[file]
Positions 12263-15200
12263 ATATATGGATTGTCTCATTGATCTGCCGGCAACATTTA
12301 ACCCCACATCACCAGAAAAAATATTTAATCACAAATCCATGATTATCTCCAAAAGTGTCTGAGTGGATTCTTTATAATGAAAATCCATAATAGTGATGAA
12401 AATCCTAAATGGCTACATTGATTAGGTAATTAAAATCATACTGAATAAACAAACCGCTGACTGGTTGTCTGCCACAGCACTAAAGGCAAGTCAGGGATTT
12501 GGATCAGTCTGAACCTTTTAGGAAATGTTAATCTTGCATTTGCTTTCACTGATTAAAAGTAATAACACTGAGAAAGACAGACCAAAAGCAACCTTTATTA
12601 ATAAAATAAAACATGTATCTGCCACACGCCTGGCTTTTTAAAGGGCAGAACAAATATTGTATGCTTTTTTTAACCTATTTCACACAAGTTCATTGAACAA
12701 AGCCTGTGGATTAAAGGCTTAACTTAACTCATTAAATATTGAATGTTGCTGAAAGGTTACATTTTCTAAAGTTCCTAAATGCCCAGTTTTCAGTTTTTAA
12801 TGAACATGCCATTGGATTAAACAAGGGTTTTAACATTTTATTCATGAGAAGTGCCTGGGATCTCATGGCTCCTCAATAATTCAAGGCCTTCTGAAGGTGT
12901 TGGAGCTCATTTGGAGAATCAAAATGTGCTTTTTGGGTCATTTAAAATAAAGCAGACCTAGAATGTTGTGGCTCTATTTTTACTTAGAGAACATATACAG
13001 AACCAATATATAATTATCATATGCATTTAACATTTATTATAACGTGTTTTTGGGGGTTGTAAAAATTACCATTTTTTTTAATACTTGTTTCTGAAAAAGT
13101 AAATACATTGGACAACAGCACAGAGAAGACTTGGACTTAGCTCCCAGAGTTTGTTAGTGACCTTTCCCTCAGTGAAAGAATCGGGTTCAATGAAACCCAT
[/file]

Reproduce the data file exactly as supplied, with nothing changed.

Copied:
Positions 12263-15200
12263 ATATATGGATTGTCTCATTGATCTGCCGGCAACATTTA
12301 ACCCCACATCACCAGAAAAAATATTTAATCACAAATCCATGATTATCTCCAAAAGTGTCTGAGTGGATTCTTTATAATGAAAATCCATAATAGTGATGAA
12401 AATCCTAAATGGCTACATTGATTAGGTAATTAAAATCATACTGAATAAACAAACCGCTGACTGGTTGTCTGCCACAGCACTAAAGGCAAGTCAGGGATTT
12501 GGATCAGTCTGAACCTTTTAGGAAATGTTAATCTTGCATTTGCTTTCACTGATTAAAAGTAATAACACTGAGAAAGACAGACCAAAAGCAACCTTTATTA
12601 ATAAAATAAAACATGTATCTGCCACACGCCTGGCTTTTTAAAGGGCAGAACAAATATTGTATGCTTTTTTTAACCTATTTCACACAAGTTCATTGAACAA
12701 AGCCTGTGGATTAAAGGCTTAACTTAACTCATTAAATATTGAATGTTGCTGAAAGGTTACATTTTCTAAAGTTCCTAAATGCCCAGTTTTCAGTTTTTAA
12801 TGAACATGCCATTGGATTAAACAAGGGTTTTAACATTTTATTCATGAGAAGTGCCTGGGATCTCATGGCTCCTCAATAATTCAAGGCCTTCTGAAGGTGT
12901 TGGAGCTCATTTGGAGAATCAAAATGTGCTTTTTGGGTCATTTAAAATAAAGCAGACCTAGAATGTTGTGGCTCTATTTTTACTTAGAGAACATATACAG
13001 AACCAATATATAATTATCATATGCATTTAACATTTATTATAACGTGTTTTTGGGGGTTGTAAAAATTACCATTTTTTTTAATACTTGTTTCTGAAAAAGT
13101 AAATACATTGGACAACAGCACAGAGAAGACTTGGACTTAGCTCCCAGAGTTTGTTAGTGACCTTTCCCTCAGTGAAAGAATCGGGTTCAATGAAACCCAT